I want my meat tender, juicy, and flavorful. I also want it safe. The internal temperature of meat controls all of these things and understanding what temp is optimum and safe is at the core of good cooking.
Nobody knows how many millions of dollars were wasted on overcooked food, but far more importantly, the Center for Disease Control (CDC) estimates estimates that in 2011 roughly one in six Americans got sick from food-borne illnesses, about 128,000 were hospitalized, and 3,000 Americans died, about the same number who died in the attacks in 2001 or Pearl Harbor in 1941. The difference: Many were children.
The fever, sweats, and runs that most people call “stomach flu” are no such thing. They are almost always a food borne illness caused by bacteria such as shiga toxin producing Escheria-coli (E-coli), Salmonella, Campylobacter jejuni, Listeria monocytogenes, and Staphylococcus aureus. True stomach flu is a viral infection caused by different viruses than the Influenza viruses and occurs much less frequently. Chances are that if you think you had stomach flu, you really had a food borne illness that probably could have been prevented by proper cooking.
Cooking without a good digital thermometer and a good temperature guide (like the one on this page) is like driving without a speedometer.
The US Department of Agriculture (USDA) publishes recommended meat temperatures. It is an admirable effort, but it is oversimplified and slightly misleading in order to make it easier for the public to remember. Even so, everyone reprints USDA numbers because they are afraid of being sued or because they just don’t understand the issues.
No professional chef would use the USDA guide for everything. For example, USDA recommends a minimum temp of steak to be 145°F, which is classified by chefs as “medium” and by many steak lovers as overcooked. “Medium rare”, 130°F to 135°F, is the temp range at which steaks are at their most tender, juicy, and flavorful. If restaurants cooked steaks to 145°F minimum, every steakhouse in the nation would go out of business.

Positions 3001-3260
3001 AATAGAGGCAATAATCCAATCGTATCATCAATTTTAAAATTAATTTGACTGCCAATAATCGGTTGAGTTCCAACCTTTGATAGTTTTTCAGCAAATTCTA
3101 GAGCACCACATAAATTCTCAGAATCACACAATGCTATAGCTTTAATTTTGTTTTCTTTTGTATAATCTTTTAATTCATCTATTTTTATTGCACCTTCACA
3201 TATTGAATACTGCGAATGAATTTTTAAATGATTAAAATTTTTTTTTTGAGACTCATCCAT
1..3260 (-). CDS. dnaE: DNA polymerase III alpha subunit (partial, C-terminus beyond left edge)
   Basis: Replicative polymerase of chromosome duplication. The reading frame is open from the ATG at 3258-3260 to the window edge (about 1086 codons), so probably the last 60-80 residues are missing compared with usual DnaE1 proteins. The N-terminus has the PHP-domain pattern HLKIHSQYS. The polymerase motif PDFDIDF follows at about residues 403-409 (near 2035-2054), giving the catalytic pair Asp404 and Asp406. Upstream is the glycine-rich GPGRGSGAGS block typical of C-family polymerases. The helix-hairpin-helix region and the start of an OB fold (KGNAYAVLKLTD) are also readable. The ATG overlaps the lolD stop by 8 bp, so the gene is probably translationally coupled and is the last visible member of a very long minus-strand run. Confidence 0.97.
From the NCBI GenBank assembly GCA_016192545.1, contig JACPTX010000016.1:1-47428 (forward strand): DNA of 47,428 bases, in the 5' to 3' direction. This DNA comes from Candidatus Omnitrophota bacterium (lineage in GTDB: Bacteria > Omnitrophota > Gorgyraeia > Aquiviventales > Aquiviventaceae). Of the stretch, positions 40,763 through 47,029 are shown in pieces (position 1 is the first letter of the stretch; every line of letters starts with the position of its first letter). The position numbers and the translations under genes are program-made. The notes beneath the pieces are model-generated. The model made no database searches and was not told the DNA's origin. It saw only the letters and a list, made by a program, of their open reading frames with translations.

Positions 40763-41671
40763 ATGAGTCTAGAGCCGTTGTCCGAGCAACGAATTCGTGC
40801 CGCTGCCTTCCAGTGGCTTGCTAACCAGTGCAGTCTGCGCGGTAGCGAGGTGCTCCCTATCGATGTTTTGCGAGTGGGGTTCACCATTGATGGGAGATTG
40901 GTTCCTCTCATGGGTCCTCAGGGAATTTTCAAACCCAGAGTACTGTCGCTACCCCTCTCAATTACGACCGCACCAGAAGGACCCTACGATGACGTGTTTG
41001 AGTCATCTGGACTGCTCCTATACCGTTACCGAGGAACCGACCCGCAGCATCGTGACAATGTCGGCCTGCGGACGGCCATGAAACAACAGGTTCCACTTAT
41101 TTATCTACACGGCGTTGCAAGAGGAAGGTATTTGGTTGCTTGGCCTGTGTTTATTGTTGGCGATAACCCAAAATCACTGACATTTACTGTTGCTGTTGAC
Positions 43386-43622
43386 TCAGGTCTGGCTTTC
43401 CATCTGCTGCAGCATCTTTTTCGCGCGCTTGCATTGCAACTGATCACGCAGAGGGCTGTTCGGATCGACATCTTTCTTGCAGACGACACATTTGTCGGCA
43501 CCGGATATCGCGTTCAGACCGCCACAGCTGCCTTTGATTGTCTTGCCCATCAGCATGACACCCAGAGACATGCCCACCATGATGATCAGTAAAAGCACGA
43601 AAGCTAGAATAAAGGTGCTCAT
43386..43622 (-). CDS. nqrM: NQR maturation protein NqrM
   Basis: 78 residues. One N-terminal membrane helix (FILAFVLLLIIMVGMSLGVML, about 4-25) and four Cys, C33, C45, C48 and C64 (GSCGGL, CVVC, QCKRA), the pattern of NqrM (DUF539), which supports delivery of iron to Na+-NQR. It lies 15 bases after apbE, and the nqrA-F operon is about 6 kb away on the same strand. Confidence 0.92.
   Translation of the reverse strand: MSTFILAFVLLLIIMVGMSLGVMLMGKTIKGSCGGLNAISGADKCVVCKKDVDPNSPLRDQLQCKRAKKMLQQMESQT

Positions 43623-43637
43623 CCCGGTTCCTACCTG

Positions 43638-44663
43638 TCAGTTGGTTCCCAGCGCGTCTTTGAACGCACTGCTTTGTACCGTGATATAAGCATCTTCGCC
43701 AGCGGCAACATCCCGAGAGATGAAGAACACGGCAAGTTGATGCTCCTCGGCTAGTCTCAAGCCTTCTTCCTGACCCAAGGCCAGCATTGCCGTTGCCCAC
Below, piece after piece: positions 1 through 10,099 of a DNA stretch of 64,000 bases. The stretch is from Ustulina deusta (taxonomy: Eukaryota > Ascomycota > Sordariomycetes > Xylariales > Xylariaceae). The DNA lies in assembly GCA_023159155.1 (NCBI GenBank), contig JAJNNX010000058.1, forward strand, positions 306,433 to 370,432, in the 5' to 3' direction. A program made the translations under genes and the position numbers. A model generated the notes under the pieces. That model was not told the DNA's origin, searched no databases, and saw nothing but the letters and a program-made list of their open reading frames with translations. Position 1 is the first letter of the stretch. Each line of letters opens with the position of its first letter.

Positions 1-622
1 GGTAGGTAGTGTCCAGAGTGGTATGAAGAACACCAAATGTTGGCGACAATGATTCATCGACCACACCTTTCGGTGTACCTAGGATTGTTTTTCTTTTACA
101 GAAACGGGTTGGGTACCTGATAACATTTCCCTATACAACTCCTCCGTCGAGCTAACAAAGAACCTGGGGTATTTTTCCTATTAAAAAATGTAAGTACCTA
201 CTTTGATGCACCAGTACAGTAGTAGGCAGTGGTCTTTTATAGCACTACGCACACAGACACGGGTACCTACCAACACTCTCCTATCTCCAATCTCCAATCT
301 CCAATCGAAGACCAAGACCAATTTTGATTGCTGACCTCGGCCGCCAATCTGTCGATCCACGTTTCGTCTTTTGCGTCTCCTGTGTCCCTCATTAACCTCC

In fact, USDA has changed the numbers several times. As recently as 2011 they reduced the temp for pork. Clearly the pork lobby has more clout than the beef lobby.
On the other hand, USDA recommendations for ground meats and poultry should be adhered too closely. The sad fact is that the risk of contaminated chicken, turkey, and ground meat is too high to take chances, especially with the young, old, or immune compromised.
To pasteurize meat, USDA and my chart give us minimum temperatures, like 165°F for poultry and 145°F for fish. But if you dig into the data by USDA scientists, you learn that this is a distillation of the facts designed to make things easy for the public.
Pasteurization of meat is not just a matter of temperature. It is a measure of temperature, time, and the desired kill rate taken together.
Here’s the whole story: It is almost impossible to sterilize meat, meaning all microbes are dead, and still have it palatable. So we settle for pasteurization, which means that so few bugs are left that the chances of getting sick are so minute that we shouldn’t worry.
The USDA standard for pasteurization of meat is a kill rate of 7D or 10 to the 7th power or one cell in 10,000,000. Let’s say there are 1,000 pathogenic cells on a raw 10 ounce burger, a large burger, and that would be a lot more than you would normally find on a badly contaminated burger. A 7D kill rate means that there might be one cell surviving on 10,000 burgers. One cell is not likely to make anybody sick, it normally takes a lot more than that to take out a large animal like a human, so the USDA has decided that a 7D kill rate is pretty darn safe. Incidentally, the EU considers 6D safe.